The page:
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    • CommentAuthortimmy240
    • CommentTimeJul 5th 2009
     
    So as some of you have read, I've been having some trouble getting acquainted to the SS/fixed world. The biggest hurdle has been tire surface area and how this relates to extreme differences in surface texture [POP!] I blew yet another tire after a failed attempt to get my rear tire over a metal gutter on my way to work.

    Lately I've been riding my mountain bike (bone stock '09 TREK 3700) around town since I can't afford my own tire pump and therefore cannot fix my road bike without some convoluted process to get it to the bike shop. The problem (if you want to call it that) is that my utilitarianism has kicked in and I LOVE riding my mountain bike on the street! The best part is the geometry. On my road bike, I'm constantly leaned forward (stock drops) and therefore don't have the best control in regards to lifting the bike to get through/over obstacles. I used to ride BMX when I was younger and the whole joy of getting a bike off the ground never left me.
    I also love that I don't have to worry about where I ride, since I have 2" tire width.

    So while this is a lot of fun, I almost feel dirty riding the mountain bike since I put so much time into the roadie; I mean, I built it from the ground up by myself, it's my baby. I've fallen in love with single speed but I don't want to tear down my MTB b/c I know I'll still want to ride it on the mountains! and need gearing. At the same time however, I'm sick of worrying about where I ride and dealing with blown tires (which will go away with experience I know).

    So what should I do guys? What would be some advice for a n00b like myself in regards to finding out what I should ride?
  1.  
    Have many bikes. Or actually, just set up your single speed to where it fits you the way you want, which may mean putting on wider tires, riser bars, etc.
    • CommentAuthorwes m.
    • CommentTimeJul 5th 2009
     
    If you werent broke I'd tell you to get a singlespeed 29er with cross tires and a tomicog. That would be the shit, I'm looking forward to getting mine setup. Straight up assault vehicle.
    • CommentAuthortimmy240
    • CommentTimeJul 5th 2009
     
    Posted By: wes m.If you werent broke I'd tell you to get a singlespeed 29er with cross tires and a tomicog. That would be the shit, I'm looking forward to getting mine setup. Straight up assault vehicle.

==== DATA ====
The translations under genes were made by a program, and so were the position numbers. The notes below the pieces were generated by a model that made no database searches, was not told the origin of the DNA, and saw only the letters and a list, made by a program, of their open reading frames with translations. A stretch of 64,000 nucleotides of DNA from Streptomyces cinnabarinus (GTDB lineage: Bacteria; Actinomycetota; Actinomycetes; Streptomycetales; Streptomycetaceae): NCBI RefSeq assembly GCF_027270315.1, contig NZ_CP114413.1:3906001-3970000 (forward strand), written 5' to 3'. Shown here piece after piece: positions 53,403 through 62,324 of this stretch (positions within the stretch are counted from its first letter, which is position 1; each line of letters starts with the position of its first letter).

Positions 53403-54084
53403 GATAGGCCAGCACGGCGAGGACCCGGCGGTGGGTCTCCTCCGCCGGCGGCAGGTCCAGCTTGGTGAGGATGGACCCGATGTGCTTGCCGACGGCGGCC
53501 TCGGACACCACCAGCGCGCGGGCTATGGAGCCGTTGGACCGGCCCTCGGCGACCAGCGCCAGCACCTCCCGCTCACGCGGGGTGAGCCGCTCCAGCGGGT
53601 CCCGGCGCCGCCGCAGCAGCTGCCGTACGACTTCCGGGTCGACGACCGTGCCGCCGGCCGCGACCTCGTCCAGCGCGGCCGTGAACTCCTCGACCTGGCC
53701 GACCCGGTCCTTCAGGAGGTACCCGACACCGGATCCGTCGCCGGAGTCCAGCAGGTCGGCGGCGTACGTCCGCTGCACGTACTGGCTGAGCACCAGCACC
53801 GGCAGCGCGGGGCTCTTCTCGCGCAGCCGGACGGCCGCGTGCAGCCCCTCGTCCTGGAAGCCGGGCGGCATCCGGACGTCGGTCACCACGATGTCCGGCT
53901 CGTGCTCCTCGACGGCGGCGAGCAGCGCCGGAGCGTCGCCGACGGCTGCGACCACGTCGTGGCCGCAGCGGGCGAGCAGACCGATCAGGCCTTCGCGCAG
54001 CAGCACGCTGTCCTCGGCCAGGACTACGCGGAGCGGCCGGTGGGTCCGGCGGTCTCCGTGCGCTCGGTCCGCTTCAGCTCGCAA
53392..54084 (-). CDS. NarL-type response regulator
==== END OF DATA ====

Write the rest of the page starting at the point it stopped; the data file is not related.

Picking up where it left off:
that would be pretty tits
    • CommentAuthorG star
    • CommentTimeJul 6th 2009
     
    buy a small steel track bike-- put v's and as wide a tire as you can run..... balance and anticipation is 80% of fixed city riding..... forget the mountain geometery when you are entertaining city- speeds---
    put a front brake and clip in.... all this crap started because some messenger in ny only had a track bike to pay his rent---
  2.  
    Check out my Yellowjacket bike. I'm probably going to reduce the Swiss Army Knife aspect of it for next winter, but that bike was my hero once the snow and ice started. Now check out my Iron Monkey. That's the first bike I built, and it's an MTB with road slicks. That bike's a good time. I wish I had an internally geared hub and better brakes for it. Maybe someday when I've got the cash.
    • CommentAuthorRuffinit
    • CommentTimeJul 7th 2009
     
    One of the most personal things you will ever do is cycle. What feels good to you is what you are looking for. It may not be a $2000 bike, it may be an $800 bike that seems to be in synergy with you. Only you know what works for you and what doesn't. That's why fads make no sense to me especially when it comes to your bike. If you like the mtn bike better, adapt it to what you expect it to do. That won't change what you like about it, it only makes it more suitable to what you do with it. Folks have been putting slicks or street tires on mtbs for years. IF you want to get back with your FG/SS ride, then adapt it to what you want it to do. I have 700x40 cyclocross tires on my Expedition and I find that it is now adapted well to the gravel, dirt, some mountain paths and very comfortable on the road. Now you bike may not fit 40s, but that's one extreme, even if you go to a 28 or 32 and keep the pressure, you'll find that it is a very comfortable ride.
 
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